Some of the best foods to eat are those with high protein and low sugar content. You should also have a good mix of green and leafy vegetables in your meals.
A meal with whole grains will give you high levels of fibre, which is important for people with diabetes. Consuming fibre helps slow the digestion process, which will stabilize your blood sugar levels.
Try substituting whole grain options for refined white grains in your next meal. Some whole-grain foods to try out if you have type 1 or type 2 diabetes are:
Eating beans is an excellent source of plant protein, which will help you satisfy your appetite and reduce your intake of carbs. Beans are also low on the glycemic index (GI) scale, making them good for regulating blood sugar.
Among the various types of beans, here are some to consider:
Nuts are generally great additions to your healthy diet, whether or not you have diabetes. It contains fatty acids that contribute to a healthy heart. They also provide nutrients like protein, magnesium, iron, and vitamin B6.
A 2018 study shows a relationship between eating walnuts and a lower risk of diabetes. They can also help prevent dilation, but relaxing and dilating blood vessels.
The omega-3 in fatty fish makes it an excellent addition to any diet. Omega-3 are polyunsaturated fats that help keep the body functioning, promoting brain and heart health.
According to a report, a diet containing high polyunsaturated fat can control blood sugar levels and lipids for people with diabetes.
Fruits promote vitamins and minerals and don’t contain carbs. Citrus fruits like grapefruits and oranges benefit people with diabetes because they have a low GI. They are also good sources of vitamin C, potassium, and folate.
Probiotics are bacteria in the human gut that help improve overall digestive health. A study shows that probiotic yogurt improves cholesterol levels in people with type 2 diabetes.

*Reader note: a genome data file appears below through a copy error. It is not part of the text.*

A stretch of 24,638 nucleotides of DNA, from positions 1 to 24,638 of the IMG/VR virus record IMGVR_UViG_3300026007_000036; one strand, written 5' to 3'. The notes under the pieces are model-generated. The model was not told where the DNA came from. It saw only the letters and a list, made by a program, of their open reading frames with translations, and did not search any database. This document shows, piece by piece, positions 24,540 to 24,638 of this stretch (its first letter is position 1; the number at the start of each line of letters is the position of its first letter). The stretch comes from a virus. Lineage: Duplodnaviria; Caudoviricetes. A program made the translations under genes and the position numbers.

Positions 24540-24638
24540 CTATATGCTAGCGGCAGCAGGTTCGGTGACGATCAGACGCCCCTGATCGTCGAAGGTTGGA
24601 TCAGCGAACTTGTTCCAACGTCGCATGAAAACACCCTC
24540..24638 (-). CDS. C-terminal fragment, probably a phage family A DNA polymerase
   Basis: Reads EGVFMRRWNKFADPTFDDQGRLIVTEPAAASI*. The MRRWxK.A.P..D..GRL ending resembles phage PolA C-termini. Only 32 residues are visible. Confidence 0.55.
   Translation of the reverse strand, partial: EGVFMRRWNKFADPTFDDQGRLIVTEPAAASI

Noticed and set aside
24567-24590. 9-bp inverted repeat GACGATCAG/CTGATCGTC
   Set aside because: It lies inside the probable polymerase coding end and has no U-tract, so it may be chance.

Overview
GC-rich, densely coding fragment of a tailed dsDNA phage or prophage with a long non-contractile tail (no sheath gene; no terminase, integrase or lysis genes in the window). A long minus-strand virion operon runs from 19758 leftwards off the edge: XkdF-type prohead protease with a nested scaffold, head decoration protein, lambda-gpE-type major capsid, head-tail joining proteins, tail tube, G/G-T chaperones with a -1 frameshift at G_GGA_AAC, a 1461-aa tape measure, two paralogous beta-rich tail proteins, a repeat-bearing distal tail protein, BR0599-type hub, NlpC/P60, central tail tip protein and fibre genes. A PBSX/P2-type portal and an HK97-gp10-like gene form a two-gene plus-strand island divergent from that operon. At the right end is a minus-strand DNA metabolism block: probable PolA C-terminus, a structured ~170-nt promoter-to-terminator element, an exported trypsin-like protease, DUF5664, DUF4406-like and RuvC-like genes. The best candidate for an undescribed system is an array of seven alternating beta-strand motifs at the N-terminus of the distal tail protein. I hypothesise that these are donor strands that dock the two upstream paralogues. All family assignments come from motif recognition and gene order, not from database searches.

When you exercise or perform a physical activity, your blood glucose levels will reduce, and insulin sensitivity increases.
Even light exercises like house chores and gardening can improve blood sugar levels. Could you ask your healthcare provider about an exercise plan, create a routine for physical activity, and continuously check blood sugar?
If you need some ideas for physical activities, here are some moderate-intensity ones to consider:
For people with diabetes, drinking alcohol can cause low blood sugar, leading to hypoglycemia. This is especially possible when combining alcohol with medications like insulin and sulfonylureas.
Low blood sugar occurs when the liver metabolizes alcohol instead of maintaining one’s blood sugar. Generally, diabetics must abstain from these beverages to manage their condition effectively.
When stressed, the body produces hormones like epinephrine (adrenaline), glucagon, cortisol, and growth hormone, which affect blood sugar levels. You need to learn relaxation techniques, prioritize your daily tasks, and set limits to work activities to control your stress levels.
Some healthy ways to cope with stress are:
Early diagnosis of diabetes can help reduce the severity of the condition or avoid complications. Try to understand the possible risk factors for type 1 and type 2 diabetes, and if you fall into any of those categories or are prone to a risk, consult a doctor. Ensure you avoid lifestyle choices that increase the risk of diabetes or worsen the condition.